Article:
This nasty bit of political prostitution may explain why cases against Donald Trump University have disappeared in Republican run states. In this case in Florida, the state’s Republican chief legal whore asks for money to make the lawsuit go away.
Florida attorney general dropped Trump U fraud suit right after GOP candidate gave her $25,000
Florida’s Republican attorney general, Pam Bondi, personally asked Donald Trump for a campaign contribution before dropping out of a lawsuit charging Trump University with fraud, the New Civil Rights Movement reports.
Bondi asked for the contribution before publicly announcing she would join a New York state suit against Trump U. Four days later, she received a check from Trump’s foundation. Bondi subsequently announced she was no longer suing Trump, citing insufficient grounds to proceed.
The check was in the amount of $25,000, and the donation was in violation of rules governing political activities by charities.
A spokesman for Bondi told the Associated Press that she was “unaware” of the dozens of consumer complaints levied against Trump’s seminars before she asked for the donation in 2013.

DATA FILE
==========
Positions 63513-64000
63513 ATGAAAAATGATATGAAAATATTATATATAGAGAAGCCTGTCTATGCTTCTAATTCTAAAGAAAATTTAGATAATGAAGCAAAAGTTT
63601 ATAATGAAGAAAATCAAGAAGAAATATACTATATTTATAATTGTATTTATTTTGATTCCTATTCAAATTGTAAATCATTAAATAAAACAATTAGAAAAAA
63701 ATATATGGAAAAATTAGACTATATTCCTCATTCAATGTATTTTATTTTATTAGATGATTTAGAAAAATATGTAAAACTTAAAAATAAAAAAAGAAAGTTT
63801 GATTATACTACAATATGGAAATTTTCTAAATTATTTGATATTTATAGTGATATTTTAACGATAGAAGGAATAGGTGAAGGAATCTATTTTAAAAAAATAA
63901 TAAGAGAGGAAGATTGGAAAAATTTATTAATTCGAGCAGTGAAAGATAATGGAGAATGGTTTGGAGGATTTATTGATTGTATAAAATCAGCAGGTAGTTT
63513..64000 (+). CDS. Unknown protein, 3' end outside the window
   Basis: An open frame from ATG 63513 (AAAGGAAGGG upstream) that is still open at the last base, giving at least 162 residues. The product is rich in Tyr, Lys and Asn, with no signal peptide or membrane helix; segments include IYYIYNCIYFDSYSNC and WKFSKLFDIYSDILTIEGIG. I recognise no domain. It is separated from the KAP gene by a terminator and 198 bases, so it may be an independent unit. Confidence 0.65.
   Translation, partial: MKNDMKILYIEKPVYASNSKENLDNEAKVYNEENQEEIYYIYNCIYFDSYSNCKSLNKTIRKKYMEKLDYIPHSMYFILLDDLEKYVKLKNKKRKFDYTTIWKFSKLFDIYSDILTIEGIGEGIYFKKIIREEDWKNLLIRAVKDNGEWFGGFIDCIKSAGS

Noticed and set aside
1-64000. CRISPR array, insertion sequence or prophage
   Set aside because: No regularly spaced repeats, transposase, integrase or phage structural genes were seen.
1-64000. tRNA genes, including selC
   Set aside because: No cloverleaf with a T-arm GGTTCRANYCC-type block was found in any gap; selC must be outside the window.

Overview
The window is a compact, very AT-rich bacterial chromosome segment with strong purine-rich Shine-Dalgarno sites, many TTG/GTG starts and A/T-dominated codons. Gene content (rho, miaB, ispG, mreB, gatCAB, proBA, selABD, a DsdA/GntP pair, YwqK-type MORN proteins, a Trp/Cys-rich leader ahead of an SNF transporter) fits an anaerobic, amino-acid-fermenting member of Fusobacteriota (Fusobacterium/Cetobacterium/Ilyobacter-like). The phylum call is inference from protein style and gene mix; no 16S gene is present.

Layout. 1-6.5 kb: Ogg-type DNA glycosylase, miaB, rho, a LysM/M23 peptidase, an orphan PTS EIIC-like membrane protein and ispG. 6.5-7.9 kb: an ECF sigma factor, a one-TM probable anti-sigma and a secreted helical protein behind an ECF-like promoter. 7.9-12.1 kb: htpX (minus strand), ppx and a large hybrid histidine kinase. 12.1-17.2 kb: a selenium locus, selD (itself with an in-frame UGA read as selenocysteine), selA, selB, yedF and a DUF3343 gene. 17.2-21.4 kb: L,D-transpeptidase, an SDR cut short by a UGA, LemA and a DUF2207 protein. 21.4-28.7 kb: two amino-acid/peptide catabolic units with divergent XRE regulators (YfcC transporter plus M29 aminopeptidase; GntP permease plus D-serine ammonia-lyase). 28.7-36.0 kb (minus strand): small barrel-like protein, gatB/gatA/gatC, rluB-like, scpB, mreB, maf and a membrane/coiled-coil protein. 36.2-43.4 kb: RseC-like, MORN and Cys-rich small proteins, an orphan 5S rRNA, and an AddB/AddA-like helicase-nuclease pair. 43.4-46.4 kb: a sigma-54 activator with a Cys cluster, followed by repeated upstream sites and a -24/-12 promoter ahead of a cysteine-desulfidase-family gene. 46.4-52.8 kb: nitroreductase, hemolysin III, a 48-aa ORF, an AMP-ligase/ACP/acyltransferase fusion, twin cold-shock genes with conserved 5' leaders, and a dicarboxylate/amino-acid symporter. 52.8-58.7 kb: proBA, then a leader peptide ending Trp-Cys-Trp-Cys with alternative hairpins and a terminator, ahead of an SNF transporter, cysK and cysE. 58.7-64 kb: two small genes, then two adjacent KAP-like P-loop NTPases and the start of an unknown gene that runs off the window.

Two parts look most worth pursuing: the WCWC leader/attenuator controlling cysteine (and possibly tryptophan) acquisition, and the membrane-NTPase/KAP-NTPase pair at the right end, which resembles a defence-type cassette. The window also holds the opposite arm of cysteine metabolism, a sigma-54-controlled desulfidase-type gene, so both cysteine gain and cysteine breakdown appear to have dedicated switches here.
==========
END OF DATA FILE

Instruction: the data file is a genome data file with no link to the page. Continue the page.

The AP reports that the timing of the donation is note-worthy, because Trump has bragged about expecting to get favors from politicians when he donates money to them.
For example, at a rally in Iowa in January, the AP quotes Trump as boasting, “When I want something I get it. When I call, they kiss my ass. It’s true.”
Federal law, according to the Washington Post, makes it illegal to solicit money with the intent of being influenced in official actions.
New York Attorney General Eric Schneiderman, along with a federal class action lawsuit in California, accuse Trump of defrauding students of $35,000 each with promises of real estate education they either didn’t receive or found useless, the AP reports.
Though Bondi claimed ignorance about the complaints, the AP also obtained thousands of pages of consumer complaints against Trump U, largely owned by Trump himself, which were filed with Bondi’s office. More than 20 people filed complaints with the Florida attorney general, many saying they paid for training materials which were never received.
“I was laid off work for the first time in my life and really need this money to support my family,” one man pleaded, seeking a refund. “$1,400 is so much money for my family.”
Bondi’s isn’t the first case in which a Republican attorney general has been accused of dropping a case against Trump U in return for campaign contributions.
Last week, the AP reported that then-Texas Attorney General Greg Abbott — who is now the governor — received a $35,000 campaign contribution from Trump three years after dropping a proposed 2010 lawsuit against Trump U. After the AP reported the story, former Texas Deputy Chief of Consumer Protection John Owen said the case was dropped for political reasons.
The AP points out that when the attorneys general dropped the lawsuits, they left consumers in their states on their own to try and collect their refunds from Trump.
Both politicians have endorsed the celebrity businessman in his presidential bid.